Calculating Loan-To-Value and LTV Explained
Loan-To-Value, or LTV, is a term used to identify the ratio between how much you owe on the loan compared to the value of the house. The Loan-To-Value is a necessary calculation when purchasing a new house or refinancing a current mortgage. Calculating this ratio gives lenders an idea as to how risky the loan will be, or how likely the homeowner is to default on the loan.
How to Calculate Loan To Value
Calculating the loan to value is not as complicated as it sounds. It is done by taking the amount of a loan you are taking out, and dividing it by the value of the home. Here is an example on how to calculate the LTV:
- Assume the Value of the home is $100,000
- You are going to put $20,000 as a down payment
- This would mean you would have to loan $80,000 from the bank in order to purchase the home.
- So the calculation would be $80,000 divided by $100,000 equals 0.80, or 80% LTV.
It’s an easy calculation that will give you a really good estimate on what percent of the home value you will need to borrow. But why is this important?
Why is the Loan To Value Ratio Important?
LTV is an important calculation when purchasing a new home or refinancing a current mortgage. This is because this value gives the lenders an idea whether or not your mortgage will be a risky mortgage or not.
High LTV means that the mortgage is at high risk of defaulting. This has negative effects on the borrower, such as:
- You are more likely to pay additional costs on top of your loan, such as mortgage insurance.
- You are more likely to have a higher interest rate associated with your mortgage loan.
- You are less likely to get approved for a mortgage loan by lenders.
Low LTV means the mortgage is not a high risk. Qualities of having a low LTV ratio are:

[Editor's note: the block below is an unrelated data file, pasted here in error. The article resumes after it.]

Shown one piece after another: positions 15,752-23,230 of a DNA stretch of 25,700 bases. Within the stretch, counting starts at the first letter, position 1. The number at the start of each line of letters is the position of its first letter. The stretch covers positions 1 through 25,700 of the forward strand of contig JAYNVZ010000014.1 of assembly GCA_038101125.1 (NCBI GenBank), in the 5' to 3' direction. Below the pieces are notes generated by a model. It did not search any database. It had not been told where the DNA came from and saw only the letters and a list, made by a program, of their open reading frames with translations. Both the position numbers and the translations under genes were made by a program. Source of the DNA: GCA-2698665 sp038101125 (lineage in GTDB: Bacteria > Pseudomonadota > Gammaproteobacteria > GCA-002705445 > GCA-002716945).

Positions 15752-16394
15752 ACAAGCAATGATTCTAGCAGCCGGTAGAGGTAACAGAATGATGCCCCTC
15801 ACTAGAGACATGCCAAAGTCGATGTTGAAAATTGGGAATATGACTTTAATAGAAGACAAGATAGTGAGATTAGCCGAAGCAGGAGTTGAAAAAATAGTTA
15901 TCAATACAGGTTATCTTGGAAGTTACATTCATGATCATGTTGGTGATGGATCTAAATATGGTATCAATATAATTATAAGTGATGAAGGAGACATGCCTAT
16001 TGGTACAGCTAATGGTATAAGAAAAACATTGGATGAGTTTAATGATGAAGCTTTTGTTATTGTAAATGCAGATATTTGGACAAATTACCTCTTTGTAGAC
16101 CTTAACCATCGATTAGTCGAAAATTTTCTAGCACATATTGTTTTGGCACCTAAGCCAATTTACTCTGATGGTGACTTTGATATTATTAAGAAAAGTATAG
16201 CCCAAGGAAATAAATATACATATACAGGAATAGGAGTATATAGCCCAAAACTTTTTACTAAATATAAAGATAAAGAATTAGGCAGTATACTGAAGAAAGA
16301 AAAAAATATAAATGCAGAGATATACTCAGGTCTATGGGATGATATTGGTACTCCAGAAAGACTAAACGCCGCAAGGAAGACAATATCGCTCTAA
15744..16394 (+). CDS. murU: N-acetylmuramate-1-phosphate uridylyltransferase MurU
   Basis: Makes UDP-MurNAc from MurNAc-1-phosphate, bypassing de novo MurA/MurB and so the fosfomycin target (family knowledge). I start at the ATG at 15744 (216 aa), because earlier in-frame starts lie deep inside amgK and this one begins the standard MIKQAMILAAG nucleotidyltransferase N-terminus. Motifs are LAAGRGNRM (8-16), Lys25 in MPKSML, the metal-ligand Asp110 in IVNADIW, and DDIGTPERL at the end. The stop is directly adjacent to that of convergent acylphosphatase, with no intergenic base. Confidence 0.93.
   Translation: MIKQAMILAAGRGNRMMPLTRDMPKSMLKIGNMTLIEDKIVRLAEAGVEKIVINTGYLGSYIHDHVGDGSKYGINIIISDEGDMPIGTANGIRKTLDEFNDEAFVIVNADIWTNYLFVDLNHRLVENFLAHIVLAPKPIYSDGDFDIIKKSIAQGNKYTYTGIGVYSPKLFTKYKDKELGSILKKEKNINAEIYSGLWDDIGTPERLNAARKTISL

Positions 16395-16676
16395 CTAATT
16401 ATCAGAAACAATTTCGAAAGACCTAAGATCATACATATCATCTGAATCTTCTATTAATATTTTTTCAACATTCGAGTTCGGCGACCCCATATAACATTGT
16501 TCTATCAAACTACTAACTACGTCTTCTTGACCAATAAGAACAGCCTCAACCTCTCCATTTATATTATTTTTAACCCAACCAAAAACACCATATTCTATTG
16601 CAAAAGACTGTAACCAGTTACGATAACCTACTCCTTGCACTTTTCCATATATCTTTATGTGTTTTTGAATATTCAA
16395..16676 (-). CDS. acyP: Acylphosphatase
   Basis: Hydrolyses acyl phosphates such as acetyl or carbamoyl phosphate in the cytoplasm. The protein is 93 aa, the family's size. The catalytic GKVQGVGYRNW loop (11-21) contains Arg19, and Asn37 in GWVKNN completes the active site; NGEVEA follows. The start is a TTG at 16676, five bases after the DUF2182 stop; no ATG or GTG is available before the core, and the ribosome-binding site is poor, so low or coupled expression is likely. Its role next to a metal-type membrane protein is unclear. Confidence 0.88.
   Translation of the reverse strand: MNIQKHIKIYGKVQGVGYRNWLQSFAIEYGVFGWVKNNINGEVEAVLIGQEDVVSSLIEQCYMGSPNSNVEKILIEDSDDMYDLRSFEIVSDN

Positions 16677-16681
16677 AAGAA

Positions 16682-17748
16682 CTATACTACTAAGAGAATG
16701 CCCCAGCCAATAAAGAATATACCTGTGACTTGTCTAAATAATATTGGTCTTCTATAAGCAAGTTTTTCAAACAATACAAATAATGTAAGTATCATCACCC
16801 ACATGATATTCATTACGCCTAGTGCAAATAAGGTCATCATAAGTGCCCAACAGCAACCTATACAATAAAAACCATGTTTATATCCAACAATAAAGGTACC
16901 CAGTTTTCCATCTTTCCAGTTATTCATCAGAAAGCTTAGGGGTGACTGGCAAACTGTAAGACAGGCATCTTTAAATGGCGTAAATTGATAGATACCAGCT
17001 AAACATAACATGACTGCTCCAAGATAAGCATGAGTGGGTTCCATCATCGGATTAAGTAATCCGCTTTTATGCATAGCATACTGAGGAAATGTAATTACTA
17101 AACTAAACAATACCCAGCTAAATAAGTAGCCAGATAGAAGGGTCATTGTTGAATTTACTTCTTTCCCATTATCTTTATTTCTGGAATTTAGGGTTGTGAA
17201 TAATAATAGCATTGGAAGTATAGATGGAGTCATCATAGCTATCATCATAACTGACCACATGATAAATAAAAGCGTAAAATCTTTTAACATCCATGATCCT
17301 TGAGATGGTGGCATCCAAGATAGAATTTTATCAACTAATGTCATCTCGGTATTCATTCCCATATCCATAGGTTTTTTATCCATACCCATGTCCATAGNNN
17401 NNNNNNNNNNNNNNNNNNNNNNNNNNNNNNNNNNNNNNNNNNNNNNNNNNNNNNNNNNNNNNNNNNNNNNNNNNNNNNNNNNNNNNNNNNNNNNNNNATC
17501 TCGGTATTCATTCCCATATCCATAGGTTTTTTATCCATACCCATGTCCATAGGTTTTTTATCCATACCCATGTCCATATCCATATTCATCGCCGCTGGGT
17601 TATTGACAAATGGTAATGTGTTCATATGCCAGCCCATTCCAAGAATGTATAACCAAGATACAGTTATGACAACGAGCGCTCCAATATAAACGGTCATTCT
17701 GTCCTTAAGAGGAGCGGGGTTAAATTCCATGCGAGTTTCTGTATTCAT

- Lower interest rates on the term of your home loan
- LTV of 80% or lower means you pay no insurance on the mortgage.
- Better terms and greater selection of loans for approval.
The 80% Threshold
Loan-to-Value Ratios of 80% is a benchmark for better terms when purchasing or refinancing your home. When given the option, the majority of borrowers elect to put 20% down when buying a home. This allows them to avoid mortgage insurance and higher pricing adjustments often associated with the higher risk LTVs above 80%.
Private Mortgage Insurance (PMI) is insurance the lender adds to your loan when the LTV is lower than 80%. This is to adjust the risk of lending to borrowers more likely to default on their loans. Other risk factors that can increase the PMI are income, credit score and debt amount the borrower carries. So how do you go about reaching the goal of 80% LTV?
How to Lower Your LTV
There are some easy steps to lower your LTV. This is important to lock in the lowest mortgage rate for the lifetime of the loan and avoid any additional fees. Some ideas to keep the LTV low are:
- Save. The more time you spend saving up for a home, the more money you will have as a down payment.
- Consider asking for gifts. You are allowed up to $14,000 as a tax free gift from family. This can help reach the 80% LTV and possibly pay back the $14,000 at low or no interest.
- If refinancing, wait till the property value of your home rises. You can get an appraiser to reevaluate the value of your home. If the LTV drops below 80%, the lender will consider the loan low risk and drop the PMI.
- If refinancing, you can make extra payments or a lump sum before reappraising your home.
If Your LTV is Over 100%
An underwater LTV, or loan that is more than your property value, is a tough situation to be in. This happens when the property value of a borrower depreciates, or negative amortization. This can cause problems for a homeowner who is trying to refinance their home. Primary lenders do not offer refaincing options for borrowers with underwater LTVs. However, there are some options for those who do their research.